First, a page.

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Read the press release here.

CTA Reveals 19 Buildings Targeted in Belmont Bypass, Purple Line Projects

By Serena Dai | April 25, 2014 11:40am | Updated on April 28, 2014 8:41am
 The CTA proposed a new flyover for the Brown Line to ease congestion, officials said.
Belmont Bypass
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LAKEVIEW — The CTA officially released a public list Friday of 19 buildings that will be impacted by the Red-Purple Line Modernization Project, including 16 for the Belmont bypass in Lakeview.

The agency has said that it may need to buy the existing buildings to increase train speeds, reduce delays and update the stations.

Property owners have already been contacted by certified mail, regular mail and in-person visits, CTA spokeswoman Tammy Chase said.

"We did do our best to minimize the number of properties," Chase said. "We're working to make this process as easy as possible for affected property owners."

Listen to Serena Dai discuss what some of the tenants of the targeted buildings are saying:

Five residential-only buildings on the west side of Wilton Avenue will be impacted, as previously reported.

Other properties were a mix of commercial buildings, mixed-use buildings and parking lots — including a commercial building halfway through a renovation and the building housing new business Big Cheese Poutinerie.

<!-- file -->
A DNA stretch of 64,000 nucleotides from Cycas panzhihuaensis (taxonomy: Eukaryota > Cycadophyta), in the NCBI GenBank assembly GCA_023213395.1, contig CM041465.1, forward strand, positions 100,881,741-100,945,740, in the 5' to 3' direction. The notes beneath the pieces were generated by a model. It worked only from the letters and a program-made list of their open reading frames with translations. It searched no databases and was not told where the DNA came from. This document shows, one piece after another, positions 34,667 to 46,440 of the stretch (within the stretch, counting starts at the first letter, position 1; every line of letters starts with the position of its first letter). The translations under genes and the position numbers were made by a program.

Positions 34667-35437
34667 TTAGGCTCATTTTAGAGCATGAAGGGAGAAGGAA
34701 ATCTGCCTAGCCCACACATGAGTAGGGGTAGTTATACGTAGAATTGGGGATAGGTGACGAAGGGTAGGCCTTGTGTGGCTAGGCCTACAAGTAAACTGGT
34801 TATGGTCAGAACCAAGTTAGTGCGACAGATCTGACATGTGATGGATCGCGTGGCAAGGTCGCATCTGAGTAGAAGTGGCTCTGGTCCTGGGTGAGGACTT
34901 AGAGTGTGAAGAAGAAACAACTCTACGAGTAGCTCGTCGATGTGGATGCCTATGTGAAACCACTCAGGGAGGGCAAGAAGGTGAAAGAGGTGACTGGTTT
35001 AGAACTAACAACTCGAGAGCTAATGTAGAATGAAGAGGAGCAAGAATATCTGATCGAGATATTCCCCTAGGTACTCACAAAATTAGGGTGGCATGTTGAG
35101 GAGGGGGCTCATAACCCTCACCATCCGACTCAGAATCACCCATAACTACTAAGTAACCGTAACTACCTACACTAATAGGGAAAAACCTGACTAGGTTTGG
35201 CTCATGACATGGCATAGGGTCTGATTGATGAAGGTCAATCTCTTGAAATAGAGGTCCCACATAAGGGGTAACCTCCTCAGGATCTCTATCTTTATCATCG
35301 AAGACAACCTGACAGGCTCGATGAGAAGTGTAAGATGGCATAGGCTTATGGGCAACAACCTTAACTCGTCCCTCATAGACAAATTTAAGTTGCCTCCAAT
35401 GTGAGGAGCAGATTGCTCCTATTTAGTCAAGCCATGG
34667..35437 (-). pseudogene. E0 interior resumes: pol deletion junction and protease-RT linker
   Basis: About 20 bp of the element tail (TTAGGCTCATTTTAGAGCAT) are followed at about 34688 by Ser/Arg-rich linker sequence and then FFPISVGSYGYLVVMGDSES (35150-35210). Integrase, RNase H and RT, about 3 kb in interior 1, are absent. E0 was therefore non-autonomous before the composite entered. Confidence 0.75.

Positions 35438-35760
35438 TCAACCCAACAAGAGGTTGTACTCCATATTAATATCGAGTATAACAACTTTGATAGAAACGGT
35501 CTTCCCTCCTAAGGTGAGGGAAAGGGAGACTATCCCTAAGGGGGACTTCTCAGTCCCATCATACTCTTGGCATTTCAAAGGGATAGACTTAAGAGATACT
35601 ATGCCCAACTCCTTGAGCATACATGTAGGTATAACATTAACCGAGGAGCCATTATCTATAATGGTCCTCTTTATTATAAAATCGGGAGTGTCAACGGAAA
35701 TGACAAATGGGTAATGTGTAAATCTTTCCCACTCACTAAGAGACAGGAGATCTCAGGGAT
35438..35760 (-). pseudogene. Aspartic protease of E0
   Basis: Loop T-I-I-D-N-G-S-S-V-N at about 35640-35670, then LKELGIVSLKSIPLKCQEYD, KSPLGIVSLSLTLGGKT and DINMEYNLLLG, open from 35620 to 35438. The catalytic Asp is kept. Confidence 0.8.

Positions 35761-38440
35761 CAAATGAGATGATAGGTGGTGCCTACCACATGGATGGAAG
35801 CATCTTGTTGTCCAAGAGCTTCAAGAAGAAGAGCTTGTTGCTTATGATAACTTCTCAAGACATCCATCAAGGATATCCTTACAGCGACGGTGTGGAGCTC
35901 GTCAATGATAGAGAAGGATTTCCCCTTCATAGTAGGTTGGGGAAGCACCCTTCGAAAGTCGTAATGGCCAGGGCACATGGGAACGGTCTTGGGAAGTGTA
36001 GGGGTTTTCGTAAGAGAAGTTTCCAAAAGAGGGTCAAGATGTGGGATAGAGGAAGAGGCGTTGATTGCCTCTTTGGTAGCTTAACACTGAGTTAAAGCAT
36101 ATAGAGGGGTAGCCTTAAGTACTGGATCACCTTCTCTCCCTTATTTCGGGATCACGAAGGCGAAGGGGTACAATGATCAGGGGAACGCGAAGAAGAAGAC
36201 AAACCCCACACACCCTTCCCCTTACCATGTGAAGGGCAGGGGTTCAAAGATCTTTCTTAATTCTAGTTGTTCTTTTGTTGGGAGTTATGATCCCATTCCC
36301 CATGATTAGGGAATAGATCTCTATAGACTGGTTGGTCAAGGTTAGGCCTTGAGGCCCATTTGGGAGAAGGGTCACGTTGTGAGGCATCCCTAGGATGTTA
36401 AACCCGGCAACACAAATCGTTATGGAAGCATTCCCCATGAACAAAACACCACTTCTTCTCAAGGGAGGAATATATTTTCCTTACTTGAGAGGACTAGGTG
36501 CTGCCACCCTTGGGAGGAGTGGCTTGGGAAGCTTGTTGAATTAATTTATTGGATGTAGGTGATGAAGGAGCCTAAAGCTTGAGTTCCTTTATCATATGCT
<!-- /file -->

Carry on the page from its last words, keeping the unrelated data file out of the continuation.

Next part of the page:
The agency said that it would help businesses with moving costs and allow them to stay open during construction, if possible.

The CTA may also be asking two property owners for partial air rights.

About 6 percent of air rights over the rear parking lot for Smokers Zone at 3326 N. Clark St. might be needed. About 1 percent of air rights over the home of Rockstar Hair salon at 3324 N. Clark St. might also be needed, the document said.

Farther north, the CTA said it may need to buy three buildings for the Lawrence-to-Bryn Mawr modernization project. It might also need air rights over a parking lot and several other lots for the project.

The three buildings are on Broadway, and include a Toyota Dealership, Sunlight Nail Supply and a Public Storage building.

A full list can be found here.

All property owners will receive, at minimum, the fair market value from the city, Chase said. If the fair market value is lower than the original purchase price, the city will pay property owners the purchase price, Chase said.

Again, she emphasized that the project details are not finalized.

"This is not a done deal," she said. "Everybody is going to have a voice in this project."

See here for previous coverage of impacted businesses and residents.